I’m turning a corner, ducking under low beams, rummaging through a thrift shop by myself, when suddenly, I’m not alone.

She is not really here, but I smell her scent on the air as if she has just come to lay her hand on my shoulder.  Bluegrass Perfume.  It’s too rare to be worn by another shopper.  If you ask for it at the Elizabeth Arden counter, they may have one bottle, tucked away in the back of a cabinet.  Besides, when I turn in a full circle, I confirm what I already knew.  I am alone.

It’s been fifteen years since we lost her.  My sisters and I called her Nana and she was ours and ours alone.  We had no cousins to share her with – my mother’s only brother died in infancy – but we shared her with everyone.  Our friends, our dates – eventually our husbands – all felt welcome at Nana’s house, where the living room was cooled by the constant buzz of oscillating fans, the pristine kitchen smelled of Wrigley’s Double Mint and the pink and mauve-tiled bathroom was always open for pedicures or deep late night conversation.  Nana’s house even had a mascot – ChaCha, her white mop of a mutt who loved her owner almost as much as she was loved in return.

But these are all just memories now.  ChaCha died and the house was sold.  And after battling kidney disease for almost two decades, Nana went on to join her son beyond the Jordan.

So how is it that I come to smell Bluegrass as I’m going about my day?  It doesn’t just happen in the thrift store – it’s while I’m grabbing my daughter’s towel off the floor, or reaching for an overdue library book on my bedside table.  It’s happened to my sisters too.  The moments are rare, but they’re real, catching me off guard each time, making me smile – and remember.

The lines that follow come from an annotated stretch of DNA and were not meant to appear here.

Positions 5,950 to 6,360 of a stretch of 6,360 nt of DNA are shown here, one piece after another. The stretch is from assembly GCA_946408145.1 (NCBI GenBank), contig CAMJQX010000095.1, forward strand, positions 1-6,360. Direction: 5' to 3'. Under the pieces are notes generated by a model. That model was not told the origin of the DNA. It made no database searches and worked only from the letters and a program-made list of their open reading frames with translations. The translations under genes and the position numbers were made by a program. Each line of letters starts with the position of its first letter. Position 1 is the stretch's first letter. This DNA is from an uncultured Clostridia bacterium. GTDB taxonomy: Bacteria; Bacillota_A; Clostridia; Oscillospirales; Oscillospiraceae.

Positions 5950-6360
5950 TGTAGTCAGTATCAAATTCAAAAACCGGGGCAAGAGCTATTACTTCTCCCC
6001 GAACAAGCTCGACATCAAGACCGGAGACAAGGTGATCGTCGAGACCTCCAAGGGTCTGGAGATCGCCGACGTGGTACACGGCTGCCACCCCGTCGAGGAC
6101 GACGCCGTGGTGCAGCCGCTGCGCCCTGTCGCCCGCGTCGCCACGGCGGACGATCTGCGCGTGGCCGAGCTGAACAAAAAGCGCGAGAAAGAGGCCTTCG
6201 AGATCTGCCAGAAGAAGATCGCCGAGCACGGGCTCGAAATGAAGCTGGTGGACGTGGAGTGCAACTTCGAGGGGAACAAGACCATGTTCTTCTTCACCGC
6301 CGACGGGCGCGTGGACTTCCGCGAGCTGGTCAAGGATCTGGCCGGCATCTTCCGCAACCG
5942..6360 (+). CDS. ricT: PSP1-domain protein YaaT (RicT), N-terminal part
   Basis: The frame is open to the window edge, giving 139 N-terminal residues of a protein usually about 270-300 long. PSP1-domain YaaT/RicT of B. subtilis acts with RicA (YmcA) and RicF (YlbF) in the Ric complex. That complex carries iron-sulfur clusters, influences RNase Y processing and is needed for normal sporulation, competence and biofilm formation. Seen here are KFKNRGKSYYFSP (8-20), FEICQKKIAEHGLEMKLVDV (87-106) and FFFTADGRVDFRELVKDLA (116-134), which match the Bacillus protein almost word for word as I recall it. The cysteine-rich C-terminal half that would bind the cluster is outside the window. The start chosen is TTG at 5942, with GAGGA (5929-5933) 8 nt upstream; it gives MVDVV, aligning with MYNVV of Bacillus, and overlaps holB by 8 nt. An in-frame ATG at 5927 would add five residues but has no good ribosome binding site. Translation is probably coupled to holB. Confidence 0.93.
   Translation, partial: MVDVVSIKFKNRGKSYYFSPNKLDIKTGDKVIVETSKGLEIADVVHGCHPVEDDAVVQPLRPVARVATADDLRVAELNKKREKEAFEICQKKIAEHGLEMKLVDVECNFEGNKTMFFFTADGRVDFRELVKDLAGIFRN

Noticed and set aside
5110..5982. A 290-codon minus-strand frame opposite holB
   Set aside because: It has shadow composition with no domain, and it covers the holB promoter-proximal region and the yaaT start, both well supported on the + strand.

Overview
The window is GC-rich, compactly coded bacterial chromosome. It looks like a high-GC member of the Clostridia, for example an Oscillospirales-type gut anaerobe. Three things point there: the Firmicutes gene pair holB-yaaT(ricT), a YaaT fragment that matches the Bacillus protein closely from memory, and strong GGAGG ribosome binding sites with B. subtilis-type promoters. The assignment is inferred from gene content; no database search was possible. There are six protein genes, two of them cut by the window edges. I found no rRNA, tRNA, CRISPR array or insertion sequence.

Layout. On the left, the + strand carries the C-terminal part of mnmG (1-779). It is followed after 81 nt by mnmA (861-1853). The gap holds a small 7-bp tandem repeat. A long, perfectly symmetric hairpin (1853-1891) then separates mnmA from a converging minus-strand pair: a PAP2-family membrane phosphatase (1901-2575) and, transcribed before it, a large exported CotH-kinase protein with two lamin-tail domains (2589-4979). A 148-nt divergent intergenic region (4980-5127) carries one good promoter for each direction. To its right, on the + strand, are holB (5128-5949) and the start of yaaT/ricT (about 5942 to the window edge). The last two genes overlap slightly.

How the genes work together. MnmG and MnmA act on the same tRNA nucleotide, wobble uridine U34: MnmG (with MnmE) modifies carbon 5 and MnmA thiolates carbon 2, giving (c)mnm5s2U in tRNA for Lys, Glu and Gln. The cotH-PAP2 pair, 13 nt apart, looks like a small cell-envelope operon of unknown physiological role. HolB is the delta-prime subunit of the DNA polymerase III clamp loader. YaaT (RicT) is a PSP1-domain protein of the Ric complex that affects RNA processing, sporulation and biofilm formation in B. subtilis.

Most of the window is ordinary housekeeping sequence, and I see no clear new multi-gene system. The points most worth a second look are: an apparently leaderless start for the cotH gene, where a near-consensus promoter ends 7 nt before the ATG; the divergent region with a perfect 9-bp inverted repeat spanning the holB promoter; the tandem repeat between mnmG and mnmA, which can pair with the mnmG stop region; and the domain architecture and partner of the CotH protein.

When we were little girls living far away, Nana sent us packages for our birthdays.  She gave us handmade clothing, rolls of dimes and books.  “I always read them first so I know there's nothing bad in them,” she said.  And no matter whose birthday it was, we all got gifts. 

When Nana came to visit, she flew on a big yellow plane that we called the flying banana.  For a while, whenever I saw one in the sky, I thought maybe she was on it.  Sometimes we would drive to Arizona to see her.  I remember arriving at her house after dark and being bewildered by the hot desert air, thrilled to be given a new coloring book and to have her tuck me in with promises of a fun tomorrow.

When I was older, we moved to Arizona and our time spent with Nana was more frequent, but no less dear.  She taught me how to make a cake from scratch.  “Sift the flour twice,” she said.  I loved watching her hands when she baked.  Her carrot cake was legendary.  She also taught me to sew.  I thought I would just watch that first time, but she said no.  Instead, she stood patiently at my shoulder while I inexpertly steered purple calico through her Viking, a sewing machine I eventually used to make my wedding dress – the sewing machine I still use today.

I’ll never forget Nana’s advice about unwanted attention when my sisters and I were dating.   “If you don’t want to go out with a boy, you just tell them you have plans with Nana,” she would tell us.  “We’ll take a drive around the block if we have to, just so it’s not a lie.”